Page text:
On The Same Page 2007
white flower Cover of The Joy Luck Club
  1. Why do you think that these four women managed to make their way from China to America? Do they each have a particular strength that allowed them to make this life-changing transition?
  2. While growing up in China, these women heard many stories from their elders-stories which served to provide guidelines for living-however superstitious those guidelines may have been. What methods do American parents generally use to impart wisdom and to teach their children about the world? Do you think that these methods are more effective than storytelling?
  3. "Normal" teen-age rebellion is very difficult for these mothers to understand. Do you think that parents in our culture are more accepting of this phase of personal development? Is that for the better?
  4. Each of the women in the novel has faced difficulties in marriage. What are the differences in the sort of choices that have been available to each generation? What are the similarities?
  5. The monthly meetings of the Joy Luck Club have continued since 1949. What sort of cultural rituals do we have that serve the same purposes? What are those purposes?
  6. In most families, there is a pull between the elders, who want to honor the past, and the subsequent generations, who are more concerned with the possibilities of the present. Do you agree?
  7. What lessons have the mothers learned from their daughters?
  8. What lessons have the daughters learned from their mothers?
  9. The structure of the novel is that of several stories woven together to create a larger picture. How is this similar to the telling of stories in the Chinese culture? Did you find it difficult to extract meaning from these stories? Are American readers accustomed to a different approach?
  10. Did you enjoy reading this book? Would you recommend it to others?
  11. Can you recall any other novels that are similar to The Joy Luck Club?
  12. Is there an aspect of this novel that has changed your way of thinking about the experience of immigration? Do you know anyone who has had the experience of adjusting to a different culture?
  13. Discuss the stories that are told by one of the mothers and her daughter. To assist in this focus, here is a synopsis of the characters:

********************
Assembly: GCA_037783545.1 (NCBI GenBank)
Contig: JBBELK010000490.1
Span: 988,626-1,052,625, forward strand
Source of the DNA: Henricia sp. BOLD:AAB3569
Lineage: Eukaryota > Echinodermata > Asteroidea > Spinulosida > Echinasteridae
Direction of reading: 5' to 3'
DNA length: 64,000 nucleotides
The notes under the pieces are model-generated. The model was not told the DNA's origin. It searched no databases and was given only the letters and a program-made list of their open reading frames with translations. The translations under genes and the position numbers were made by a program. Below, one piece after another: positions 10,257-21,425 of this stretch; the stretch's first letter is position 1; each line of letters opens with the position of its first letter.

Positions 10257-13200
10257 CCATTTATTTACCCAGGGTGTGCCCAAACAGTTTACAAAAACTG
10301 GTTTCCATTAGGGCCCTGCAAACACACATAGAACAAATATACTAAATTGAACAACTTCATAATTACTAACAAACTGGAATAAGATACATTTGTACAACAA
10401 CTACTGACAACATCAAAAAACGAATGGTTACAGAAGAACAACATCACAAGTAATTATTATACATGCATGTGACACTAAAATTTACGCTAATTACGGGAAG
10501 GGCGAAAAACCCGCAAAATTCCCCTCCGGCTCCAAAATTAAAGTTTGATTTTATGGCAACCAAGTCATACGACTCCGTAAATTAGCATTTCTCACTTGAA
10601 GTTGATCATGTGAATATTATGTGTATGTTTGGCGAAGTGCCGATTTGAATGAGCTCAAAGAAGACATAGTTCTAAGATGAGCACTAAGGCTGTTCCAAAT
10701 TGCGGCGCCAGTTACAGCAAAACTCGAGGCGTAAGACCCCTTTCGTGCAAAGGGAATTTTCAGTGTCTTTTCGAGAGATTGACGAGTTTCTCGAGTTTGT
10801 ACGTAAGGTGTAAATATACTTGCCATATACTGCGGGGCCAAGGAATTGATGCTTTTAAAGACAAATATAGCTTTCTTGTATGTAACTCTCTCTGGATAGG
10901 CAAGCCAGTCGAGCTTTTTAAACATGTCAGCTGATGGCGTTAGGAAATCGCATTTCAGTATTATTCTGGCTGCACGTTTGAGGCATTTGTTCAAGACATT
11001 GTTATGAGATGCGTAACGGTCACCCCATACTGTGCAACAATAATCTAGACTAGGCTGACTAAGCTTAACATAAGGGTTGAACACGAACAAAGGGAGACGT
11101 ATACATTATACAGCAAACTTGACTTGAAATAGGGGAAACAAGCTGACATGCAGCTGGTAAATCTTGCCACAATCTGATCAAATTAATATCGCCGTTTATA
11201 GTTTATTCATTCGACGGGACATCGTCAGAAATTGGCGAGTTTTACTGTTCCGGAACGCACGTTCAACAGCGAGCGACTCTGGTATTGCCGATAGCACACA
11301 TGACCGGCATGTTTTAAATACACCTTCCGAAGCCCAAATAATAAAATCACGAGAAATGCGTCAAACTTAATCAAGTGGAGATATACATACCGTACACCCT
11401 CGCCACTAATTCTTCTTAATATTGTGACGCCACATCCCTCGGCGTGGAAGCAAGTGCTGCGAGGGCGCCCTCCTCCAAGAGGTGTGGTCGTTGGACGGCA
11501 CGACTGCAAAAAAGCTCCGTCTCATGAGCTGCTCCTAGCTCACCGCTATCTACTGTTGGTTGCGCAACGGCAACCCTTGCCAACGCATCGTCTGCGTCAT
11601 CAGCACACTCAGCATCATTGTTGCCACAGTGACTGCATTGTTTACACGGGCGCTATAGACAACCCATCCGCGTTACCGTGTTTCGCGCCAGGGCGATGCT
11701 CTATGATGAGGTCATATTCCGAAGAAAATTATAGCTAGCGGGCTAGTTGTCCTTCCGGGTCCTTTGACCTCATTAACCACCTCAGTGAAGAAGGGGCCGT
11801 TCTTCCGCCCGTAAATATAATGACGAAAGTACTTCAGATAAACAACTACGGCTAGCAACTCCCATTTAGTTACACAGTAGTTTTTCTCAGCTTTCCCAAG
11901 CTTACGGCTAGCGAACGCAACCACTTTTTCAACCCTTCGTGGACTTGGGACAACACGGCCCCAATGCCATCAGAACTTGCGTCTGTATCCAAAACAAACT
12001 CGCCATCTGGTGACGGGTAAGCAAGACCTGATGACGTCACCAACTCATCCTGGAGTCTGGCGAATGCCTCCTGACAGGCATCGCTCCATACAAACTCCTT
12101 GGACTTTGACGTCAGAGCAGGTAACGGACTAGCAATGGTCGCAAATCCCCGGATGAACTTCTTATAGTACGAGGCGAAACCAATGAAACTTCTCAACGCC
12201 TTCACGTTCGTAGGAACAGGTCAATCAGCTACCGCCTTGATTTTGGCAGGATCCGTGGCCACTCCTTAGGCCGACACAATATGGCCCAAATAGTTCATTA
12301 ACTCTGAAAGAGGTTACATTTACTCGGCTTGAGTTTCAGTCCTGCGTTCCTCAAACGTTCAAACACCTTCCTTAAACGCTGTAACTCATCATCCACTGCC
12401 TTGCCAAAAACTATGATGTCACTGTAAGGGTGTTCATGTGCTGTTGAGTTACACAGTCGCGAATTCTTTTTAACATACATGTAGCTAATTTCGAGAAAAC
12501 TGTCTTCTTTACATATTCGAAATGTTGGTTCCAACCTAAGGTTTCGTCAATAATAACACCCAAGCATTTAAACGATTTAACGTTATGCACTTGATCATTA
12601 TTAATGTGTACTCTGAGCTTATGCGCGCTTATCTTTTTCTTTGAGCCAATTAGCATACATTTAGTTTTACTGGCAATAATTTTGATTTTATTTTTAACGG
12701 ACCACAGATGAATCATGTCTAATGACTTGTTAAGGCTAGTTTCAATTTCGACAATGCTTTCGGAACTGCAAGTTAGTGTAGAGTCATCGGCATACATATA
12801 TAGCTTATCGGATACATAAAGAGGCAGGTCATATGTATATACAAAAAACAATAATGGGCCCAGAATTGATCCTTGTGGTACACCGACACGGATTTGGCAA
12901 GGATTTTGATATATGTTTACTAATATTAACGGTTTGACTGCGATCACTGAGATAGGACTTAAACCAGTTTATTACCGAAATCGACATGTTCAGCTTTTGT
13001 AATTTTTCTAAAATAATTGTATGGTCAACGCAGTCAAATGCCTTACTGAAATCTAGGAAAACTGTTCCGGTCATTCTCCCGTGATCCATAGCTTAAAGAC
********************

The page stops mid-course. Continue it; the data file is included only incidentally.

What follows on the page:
• Suyuan Woo-founder of the Joy Luck Club whose recent passing has left a space at the Mah-Jongg table. She left baby daughters behind in China when fleeing the war.
    • Jing-mei Woo-daughter born in America who takes her mother's place at the table. She travels to China in order to connect with the half-sisters who were left behind.
    • Lindo Jong-cleverly opted out of an unfortunate arranged marriage in China. Came to the US on her own, married and had three children.
    • Waverly Jong-daughter who became a chess champion and an attorney. She has a young daughter, Shoshanna, from a brief early marriage, and is engaged to marry Rich, who is not a part of the Chinese-American community. Waverly has achieved much but still fears her mother-s disapproval.
    • An-Mei Hsu-her mother was a concubine who committed suicide. An-Mei spent her early years with grandmother 'Popo.' Married with seven children, An-Mei never fully recovered from son Bing's accidental death.
    • Rose Hsu-daughter who allows husband Ted to make all of her decisions until the marriage disintegrates.
    • Ying-Ying St. Clair-from a wealthy Chinese family, her early marriage ended in shame and she eventually met an American importer who took her to the US.
    • Lena St. Clair-daughter whose marriage to Harold is marked by rigidity and coldness. Lena has taken on her mother's quality of always deferring to her husband's opinion.